Audiences may not realize it, but something that usually goes unnoticed in ads is the music. This lack of acknowledgement may actually prove to be a good thing. That’s because when sound is done right, it seamlessly blends into the surrounding content which often causes it to be overlooked. From an outsider’s perspective, it’s common to believe that video is the most important factor in pre-production. On the contrary, this philosophy can be detrimental if one is creating sound from scratch because audio is usually much more difficult to fix in post-production. Evidently, working with sound is no easy process, which is why your safest option is to hire professionals. Even if you do collaborate with specialists, the following tips will give you a better understanding of what goes into working with audio.
Types of Sound
Selecting voice over talent is one of the most significant decisions, especially for radio spots. Before selecting talent, it’s beneficial to hear different varieties of their best work. Once chosen, you can then offer as much direction as you’d like for the end result to best reflect your vision. It’s important to keep in mind that everything from style to gender can affect the way your concept is perceived. As far as styles go, here are some examples of different categories:
The Announcer: This is the typical voice one may hear on the radio. This type of delivery can often be used for trailers or advertisements.
The Narrator: Unlike the announcer, narrators are often less flashy and more friendly, yet still retain an authoritative voice.
The Actor: Actors are the most flexible when it comes to voice overs because they can transform their inflections effortlessly. This type of delivery is ideal for storytelling.
The Girl/Guy Next Door: This style comes across as approachable and slightly casual. This type of voice over works best for subtle persuasion and character work.
If you’re working with a professional team, understanding the differences will allow you to have a hand in the creative process.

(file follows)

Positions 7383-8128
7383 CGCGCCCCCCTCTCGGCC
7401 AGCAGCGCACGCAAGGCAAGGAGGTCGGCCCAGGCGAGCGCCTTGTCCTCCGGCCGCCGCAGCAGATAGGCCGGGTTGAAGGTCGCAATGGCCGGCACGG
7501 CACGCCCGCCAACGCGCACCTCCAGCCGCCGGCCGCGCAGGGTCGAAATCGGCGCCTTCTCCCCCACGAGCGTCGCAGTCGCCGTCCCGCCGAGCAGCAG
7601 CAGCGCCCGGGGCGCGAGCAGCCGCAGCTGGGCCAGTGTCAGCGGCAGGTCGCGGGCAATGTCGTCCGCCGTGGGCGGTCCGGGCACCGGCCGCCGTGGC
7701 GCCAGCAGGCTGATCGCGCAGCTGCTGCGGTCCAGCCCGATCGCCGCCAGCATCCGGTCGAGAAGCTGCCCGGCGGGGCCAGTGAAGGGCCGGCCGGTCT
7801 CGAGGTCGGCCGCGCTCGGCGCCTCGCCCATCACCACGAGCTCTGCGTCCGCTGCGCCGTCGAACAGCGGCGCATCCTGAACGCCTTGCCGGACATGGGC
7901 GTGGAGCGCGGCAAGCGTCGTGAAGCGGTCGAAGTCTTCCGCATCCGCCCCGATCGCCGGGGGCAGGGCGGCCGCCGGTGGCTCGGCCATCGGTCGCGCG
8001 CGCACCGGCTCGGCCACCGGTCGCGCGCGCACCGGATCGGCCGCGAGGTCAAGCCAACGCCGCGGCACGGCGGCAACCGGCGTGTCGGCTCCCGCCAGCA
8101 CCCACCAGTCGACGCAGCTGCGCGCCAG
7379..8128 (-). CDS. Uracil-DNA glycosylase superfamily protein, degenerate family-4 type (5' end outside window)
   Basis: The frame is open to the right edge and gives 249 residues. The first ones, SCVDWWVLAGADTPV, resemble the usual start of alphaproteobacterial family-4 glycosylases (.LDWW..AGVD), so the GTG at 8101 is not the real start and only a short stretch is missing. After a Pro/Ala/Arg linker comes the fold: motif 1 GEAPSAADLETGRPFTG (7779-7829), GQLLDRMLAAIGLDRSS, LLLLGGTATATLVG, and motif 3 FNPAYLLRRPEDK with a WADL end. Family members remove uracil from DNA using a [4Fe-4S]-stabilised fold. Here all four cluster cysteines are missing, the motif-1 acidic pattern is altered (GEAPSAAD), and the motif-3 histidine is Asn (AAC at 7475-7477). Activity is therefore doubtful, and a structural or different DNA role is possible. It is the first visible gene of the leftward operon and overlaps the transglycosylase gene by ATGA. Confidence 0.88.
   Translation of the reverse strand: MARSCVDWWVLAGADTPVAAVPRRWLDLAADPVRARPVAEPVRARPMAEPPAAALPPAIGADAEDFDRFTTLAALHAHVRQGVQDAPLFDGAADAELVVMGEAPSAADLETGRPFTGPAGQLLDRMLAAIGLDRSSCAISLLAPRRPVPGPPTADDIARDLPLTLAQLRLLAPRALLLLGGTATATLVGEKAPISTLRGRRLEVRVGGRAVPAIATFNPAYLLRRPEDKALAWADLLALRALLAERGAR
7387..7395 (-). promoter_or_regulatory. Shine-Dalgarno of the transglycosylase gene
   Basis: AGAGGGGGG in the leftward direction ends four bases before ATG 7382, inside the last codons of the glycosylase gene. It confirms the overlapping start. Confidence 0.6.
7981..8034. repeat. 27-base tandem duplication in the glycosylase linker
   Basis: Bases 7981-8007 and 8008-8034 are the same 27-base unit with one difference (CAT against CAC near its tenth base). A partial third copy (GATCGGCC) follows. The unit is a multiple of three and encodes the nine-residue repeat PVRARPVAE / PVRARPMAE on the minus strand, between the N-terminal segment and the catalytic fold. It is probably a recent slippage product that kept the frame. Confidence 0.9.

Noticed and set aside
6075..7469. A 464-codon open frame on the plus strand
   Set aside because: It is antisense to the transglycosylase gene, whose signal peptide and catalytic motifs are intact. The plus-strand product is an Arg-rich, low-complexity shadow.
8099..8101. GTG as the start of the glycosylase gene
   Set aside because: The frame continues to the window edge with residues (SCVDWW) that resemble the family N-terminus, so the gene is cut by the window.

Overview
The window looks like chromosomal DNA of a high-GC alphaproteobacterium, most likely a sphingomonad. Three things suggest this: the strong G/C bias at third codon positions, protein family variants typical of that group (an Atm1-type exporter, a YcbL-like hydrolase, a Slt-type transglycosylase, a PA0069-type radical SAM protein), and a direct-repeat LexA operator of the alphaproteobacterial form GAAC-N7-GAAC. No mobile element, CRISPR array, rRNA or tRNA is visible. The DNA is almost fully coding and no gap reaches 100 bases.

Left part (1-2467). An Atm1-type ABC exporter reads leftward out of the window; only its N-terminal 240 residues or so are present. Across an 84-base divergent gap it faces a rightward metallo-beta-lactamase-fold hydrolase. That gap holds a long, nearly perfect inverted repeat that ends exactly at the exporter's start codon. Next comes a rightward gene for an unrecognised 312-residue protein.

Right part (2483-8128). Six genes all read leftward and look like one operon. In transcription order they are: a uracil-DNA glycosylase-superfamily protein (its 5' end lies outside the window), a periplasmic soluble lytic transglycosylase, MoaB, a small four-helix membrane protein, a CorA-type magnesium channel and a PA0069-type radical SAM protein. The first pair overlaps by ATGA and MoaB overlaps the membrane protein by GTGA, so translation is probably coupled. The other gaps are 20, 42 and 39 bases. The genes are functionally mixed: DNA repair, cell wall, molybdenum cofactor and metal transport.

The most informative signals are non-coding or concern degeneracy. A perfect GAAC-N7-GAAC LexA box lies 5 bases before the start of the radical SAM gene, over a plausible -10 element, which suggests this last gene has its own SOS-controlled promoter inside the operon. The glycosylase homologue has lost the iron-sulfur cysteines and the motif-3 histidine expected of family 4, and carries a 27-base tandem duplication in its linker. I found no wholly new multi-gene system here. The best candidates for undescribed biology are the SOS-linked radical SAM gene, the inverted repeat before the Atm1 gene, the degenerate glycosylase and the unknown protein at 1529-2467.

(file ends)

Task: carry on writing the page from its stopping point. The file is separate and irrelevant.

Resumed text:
Music in ads has the power to strongly influence your audience’s emotions. The genre of music, whether it contains lyrics and even volume can dictate how audio affects the content because certain elements are liable to distract viewers from voice overs, or even the video itself. Obeying copyright laws is also something you need to keep in mind. A foolproof way to avoid any legal disputes is to work with a production team because they have libraries full of music to select from. Depending on the project, you may even want to hire a composer to create an original piece. Besides the technicalities, the best advice when picking music is to choose something that can speak to your audience, reinforce your concept or in the end, simply feels right.
Sound effects are like the cherry on top of anything involving audio. They’re optimal in improving a scene because they emphasize the action that’s taking place. Like music, the easiest way to assure the proper sound effects will be implemented is to rely on production experts. It’s also common for Foley artists to customize sound for specific projects, especially in film. Novices may tend to forget that they should utilize sound effects when editing audio, but professionals recognize that adding these secondary details can truly enhance the final product.
As evidenced, there’s great deal that goes into music in ads, whether it’s a radio spot or accompanying video. Owning the proper equipment and fully understanding how to operate it is crucial when creating any type of sound. If you’re a beginner at managing audio, it will be in your best interest to hire an expert to ensure your project’s success. With this insightful knowledge, you know what to be aware of the next time you’re working with audio.
Hit a high note on your next project when you hire a professional video marketing team. Appleton Creative is an award-winning, full-service video and film production studio located in Orlando, Florida. Appleton works with local, national and international clients to deliver compelling visual stories that speak to audiences in the most influential way — through their emotions. Your video and film production goals are worth a conversation: contact us at 407-246-0092 or firstname.lastname@example.org.